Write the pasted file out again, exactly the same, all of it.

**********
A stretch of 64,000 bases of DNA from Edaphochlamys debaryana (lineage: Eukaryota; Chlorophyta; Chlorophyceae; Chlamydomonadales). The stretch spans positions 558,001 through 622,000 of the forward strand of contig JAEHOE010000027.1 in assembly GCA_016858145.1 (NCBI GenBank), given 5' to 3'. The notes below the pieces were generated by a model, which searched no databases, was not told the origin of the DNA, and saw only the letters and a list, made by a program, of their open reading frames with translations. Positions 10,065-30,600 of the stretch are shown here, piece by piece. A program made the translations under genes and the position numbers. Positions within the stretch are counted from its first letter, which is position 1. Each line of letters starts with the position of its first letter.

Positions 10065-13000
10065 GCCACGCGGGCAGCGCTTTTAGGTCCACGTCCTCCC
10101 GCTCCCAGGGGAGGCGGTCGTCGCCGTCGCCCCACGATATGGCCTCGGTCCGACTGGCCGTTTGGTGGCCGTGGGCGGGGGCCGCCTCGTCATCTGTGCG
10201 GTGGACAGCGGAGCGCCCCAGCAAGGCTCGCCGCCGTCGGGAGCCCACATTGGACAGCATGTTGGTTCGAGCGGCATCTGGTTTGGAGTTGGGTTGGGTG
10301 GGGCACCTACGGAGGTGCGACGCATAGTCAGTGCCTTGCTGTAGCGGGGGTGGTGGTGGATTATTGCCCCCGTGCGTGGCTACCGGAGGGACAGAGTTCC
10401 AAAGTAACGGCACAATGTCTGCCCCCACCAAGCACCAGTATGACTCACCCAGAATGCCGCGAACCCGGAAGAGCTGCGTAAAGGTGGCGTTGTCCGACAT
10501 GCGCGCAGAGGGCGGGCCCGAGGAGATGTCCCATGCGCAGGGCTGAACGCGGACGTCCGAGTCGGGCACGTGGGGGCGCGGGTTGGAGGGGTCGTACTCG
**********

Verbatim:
A stretch of 64,000 bases of DNA from Edaphochlamys debaryana (lineage: Eukaryota; Chlorophyta; Chlorophyceae; Chlamydomonadales). The stretch spans positions 558,001 through 622,000 of the forward strand of contig JAEHOE010000027.1 in assembly GCA_016858145.1 (NCBI GenBank), given 5' to 3'. The notes below the pieces were generated by a model, which searched no databases, was not told the origin of the DNA, and saw only the letters and a list, made by a program, of their open reading frames with translations. Positions 10,065-30,600 of the stretch are shown here, piece by piece. A program made the translations under genes and the position numbers. Positions within the stretch are counted from its first letter, which is position 1. Each line of letters starts with the position of its first letter.

Positions 10065-13000
10065 GCCACGCGGGCAGCGCTTTTAGGTCCACGTCCTCCC
10101 GCTCCCAGGGGAGGCGGTCGTCGCCGTCGCCCCACGATATGGCCTCGGTCCGACTGGCCGTTTGGTGGCCGTGGGCGGGGGCCGCCTCGTCATCTGTGCG
10201 GTGGACAGCGGAGCGCCCCAGCAAGGCTCGCCGCCGTCGGGAGCCCACATTGGACAGCATGTTGGTTCGAGCGGCATCTGGTTTGGAGTTGGGTTGGGTG
10301 GGGCACCTACGGAGGTGCGACGCATAGTCAGTGCCTTGCTGTAGCGGGGGTGGTGGTGGATTATTGCCCCCGTGCGTGGCTACCGGAGGGACAGAGTTCC
10401 AAAGTAACGGCACAATGTCTGCCCCCACCAAGCACCAGTATGACTCACCCAGAATGCCGCGAACCCGGAAGAGCTGCGTAAAGGTGGCGTTGTCCGACAT
10501 GCGCGCAGAGGGCGGGCCCGAGGAGATGTCCCATGCGCAGGGCTGAACGCGGACGTCCGAGTCGGGCACGTGGGGGCGCGGGTTGGAGGGGTCGTACTCG